Even at its present length, Rose Red provides satisfactory entertainment. The story keeps up the pace—though it takes a while to get cooking—and the large number of characters in the ensemble means ample places to bounce around even when the narrative isn't really going anywhere (most of the first installment and the opening chapters of the third episode especially). Baxley and his production team created some remarkably strong effects on a television budget: the puppetry is cheesier than a Chicago-style pizza and the ghost makeup isn't much better, but the CGI work is close to feature-quality, and the composite exterior shots (an actual mansion in Tacoma, Washington was merged with miniatures and computer graphics to create the illusion of a Hearst Castle-sized domicile smack in the middle of downtown Seattle) work well for the most part. The photography by David Connell (also behind the camera for Baxley on Storm of the Century) is suitably atmospheric and makes full use of the clever production design by Craig Stearns, whose previous King collaborations include Children Of The Corn and the TV rehash of The Shining.
It's too bad, though, that King's usually boundless imagination couldn't come up with a less derivative take on the haunted-house saga. In addition to borrowing whole swatches from Shirley Jackson's novel, King pastes in concepts from his own books, especially The Shining and Carrie and numerous films and TV shows (more than a decade ago, for example, a series called Unsub employed the device of a psychic who could experience postcognitive images by handling objects at a crime scene). Several scenes (Joyce Reardon and her team setting up their ghost-detecting gear; Annie Wheaton being beckoned into a blinding light by the specter of one of the Rimbauer children) reminded me so much of Poltergeist that I kept waiting for Zelda Rubinstein to pop up, seize Nancy Travis by the hand, and whisper, "Let's go get your daughter." I guess King's been ripped off by enough lesser novelists and screenwriters than he's not above ripping off a little in return.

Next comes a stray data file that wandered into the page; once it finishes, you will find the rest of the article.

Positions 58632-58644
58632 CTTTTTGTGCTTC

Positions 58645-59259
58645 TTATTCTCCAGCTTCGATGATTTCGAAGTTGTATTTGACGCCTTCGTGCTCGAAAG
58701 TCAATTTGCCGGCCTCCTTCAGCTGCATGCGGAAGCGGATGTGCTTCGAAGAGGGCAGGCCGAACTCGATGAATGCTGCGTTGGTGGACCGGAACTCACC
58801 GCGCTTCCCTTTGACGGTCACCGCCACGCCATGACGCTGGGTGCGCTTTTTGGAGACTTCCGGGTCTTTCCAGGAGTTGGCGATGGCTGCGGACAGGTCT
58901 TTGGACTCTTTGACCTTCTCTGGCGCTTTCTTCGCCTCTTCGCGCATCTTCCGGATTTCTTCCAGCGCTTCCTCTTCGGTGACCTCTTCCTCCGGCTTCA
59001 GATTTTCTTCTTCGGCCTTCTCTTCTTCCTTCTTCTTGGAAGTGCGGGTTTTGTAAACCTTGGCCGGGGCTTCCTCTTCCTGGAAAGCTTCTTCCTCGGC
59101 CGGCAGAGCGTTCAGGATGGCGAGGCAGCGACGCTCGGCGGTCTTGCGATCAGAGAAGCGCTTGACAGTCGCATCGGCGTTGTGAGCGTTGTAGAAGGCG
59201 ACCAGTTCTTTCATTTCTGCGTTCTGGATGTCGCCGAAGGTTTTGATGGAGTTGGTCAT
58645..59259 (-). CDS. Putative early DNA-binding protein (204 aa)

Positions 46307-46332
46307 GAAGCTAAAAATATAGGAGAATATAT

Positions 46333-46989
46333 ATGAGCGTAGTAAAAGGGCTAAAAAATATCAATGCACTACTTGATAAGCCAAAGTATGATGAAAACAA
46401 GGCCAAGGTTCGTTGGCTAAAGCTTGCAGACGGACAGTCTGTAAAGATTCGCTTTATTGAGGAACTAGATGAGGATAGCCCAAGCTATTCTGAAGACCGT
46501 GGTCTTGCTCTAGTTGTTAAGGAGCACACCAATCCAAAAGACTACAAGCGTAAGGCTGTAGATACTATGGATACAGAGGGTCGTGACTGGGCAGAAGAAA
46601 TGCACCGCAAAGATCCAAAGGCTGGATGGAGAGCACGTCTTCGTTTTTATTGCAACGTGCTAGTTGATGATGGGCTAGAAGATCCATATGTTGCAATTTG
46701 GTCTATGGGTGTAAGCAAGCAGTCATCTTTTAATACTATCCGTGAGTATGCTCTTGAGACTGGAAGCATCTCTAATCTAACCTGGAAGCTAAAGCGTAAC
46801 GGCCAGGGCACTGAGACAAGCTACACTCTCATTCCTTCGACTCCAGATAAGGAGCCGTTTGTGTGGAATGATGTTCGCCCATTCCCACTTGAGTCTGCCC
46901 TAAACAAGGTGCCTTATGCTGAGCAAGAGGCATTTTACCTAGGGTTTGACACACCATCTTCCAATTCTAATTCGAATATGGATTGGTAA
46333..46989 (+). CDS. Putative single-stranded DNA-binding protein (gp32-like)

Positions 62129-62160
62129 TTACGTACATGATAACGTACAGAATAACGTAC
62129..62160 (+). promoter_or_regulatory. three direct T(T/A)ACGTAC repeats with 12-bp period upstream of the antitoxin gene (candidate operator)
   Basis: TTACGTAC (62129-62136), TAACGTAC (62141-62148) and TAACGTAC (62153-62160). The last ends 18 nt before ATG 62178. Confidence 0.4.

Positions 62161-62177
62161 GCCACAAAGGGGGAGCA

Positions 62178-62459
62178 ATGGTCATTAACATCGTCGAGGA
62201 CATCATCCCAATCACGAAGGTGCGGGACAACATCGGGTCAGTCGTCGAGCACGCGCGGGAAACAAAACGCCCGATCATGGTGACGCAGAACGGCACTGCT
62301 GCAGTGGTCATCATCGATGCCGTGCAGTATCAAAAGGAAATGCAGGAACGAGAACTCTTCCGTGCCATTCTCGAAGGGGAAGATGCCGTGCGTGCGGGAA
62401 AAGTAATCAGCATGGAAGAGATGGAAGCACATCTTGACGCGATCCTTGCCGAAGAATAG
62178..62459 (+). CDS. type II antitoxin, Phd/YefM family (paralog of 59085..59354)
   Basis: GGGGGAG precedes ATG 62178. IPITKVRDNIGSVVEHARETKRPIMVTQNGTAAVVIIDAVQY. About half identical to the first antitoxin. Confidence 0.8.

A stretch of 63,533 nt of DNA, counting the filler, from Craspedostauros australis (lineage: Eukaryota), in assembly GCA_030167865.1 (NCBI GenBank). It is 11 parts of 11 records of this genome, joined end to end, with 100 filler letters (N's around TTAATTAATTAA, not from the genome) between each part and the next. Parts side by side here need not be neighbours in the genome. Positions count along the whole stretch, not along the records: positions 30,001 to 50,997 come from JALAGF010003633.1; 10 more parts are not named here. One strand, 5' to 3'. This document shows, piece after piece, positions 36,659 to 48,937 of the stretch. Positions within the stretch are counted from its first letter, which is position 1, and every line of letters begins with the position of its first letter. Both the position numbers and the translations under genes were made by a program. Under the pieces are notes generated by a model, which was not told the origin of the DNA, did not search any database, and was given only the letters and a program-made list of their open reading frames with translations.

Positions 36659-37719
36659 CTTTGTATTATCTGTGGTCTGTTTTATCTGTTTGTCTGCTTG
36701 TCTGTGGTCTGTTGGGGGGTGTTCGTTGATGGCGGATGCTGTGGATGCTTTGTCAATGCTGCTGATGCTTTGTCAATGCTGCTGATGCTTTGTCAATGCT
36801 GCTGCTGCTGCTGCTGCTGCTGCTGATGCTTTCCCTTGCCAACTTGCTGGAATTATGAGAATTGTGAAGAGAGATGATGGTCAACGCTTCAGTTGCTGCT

The cast tackles this stuff with game determination and mostly straight faces, and with a couple of exceptions they turn in worthy performances despite the fact that most of their characters are sketched out with a #2 pencil. Kimberly J. Brown has some of that young Christina Ricci energy happening (I know, Christina Ricci is still young, but I'm talking Wednesday Addams here)—I'd like to see her in something where she has more speaking lines, but she already knows how to use her face and physical presence. Matt Ross inches just beyond over-the-top occasionally as the most colorful of the psychics, but manages not to slide completely down the other side. Melanie Lynskey projects just the right balance of naïvete and resourcefulness as the tagalong big sister. Julian Sands, Emily Deschanel, Kevin Tighe, and Judith Ivey are all fine in their underwritten roles—Sands especially gives us an intriguing enough mystique that we wish his character, rather than Ross's, had been better developed.
Nancy Travis, on the other hand, is a fish out of water as the primary lead; she's acceptable in the early scenes when her character is firmly in command, but once things start to unravel she appears lost at sea. (It doesn't help that her character makes a hard-right on the personality freeway midway through the picture.) Travis has done good work in other vehicles, so I'm guessing horror just isn't her bag of Doritos. Matt Keeslar as the Rimbauer heir is flat and weak (he's also eleven years younger than the actress playing his lover and no one ever mentions this, which may be a Hollywood first). And while I'm reluctant to speak ill of the departed—hey, I don't want my house haunted—David Dukes's cliché professor is farcical and cartoonish. It's what the script gave him, but he was unabashedly gnawing scenery here.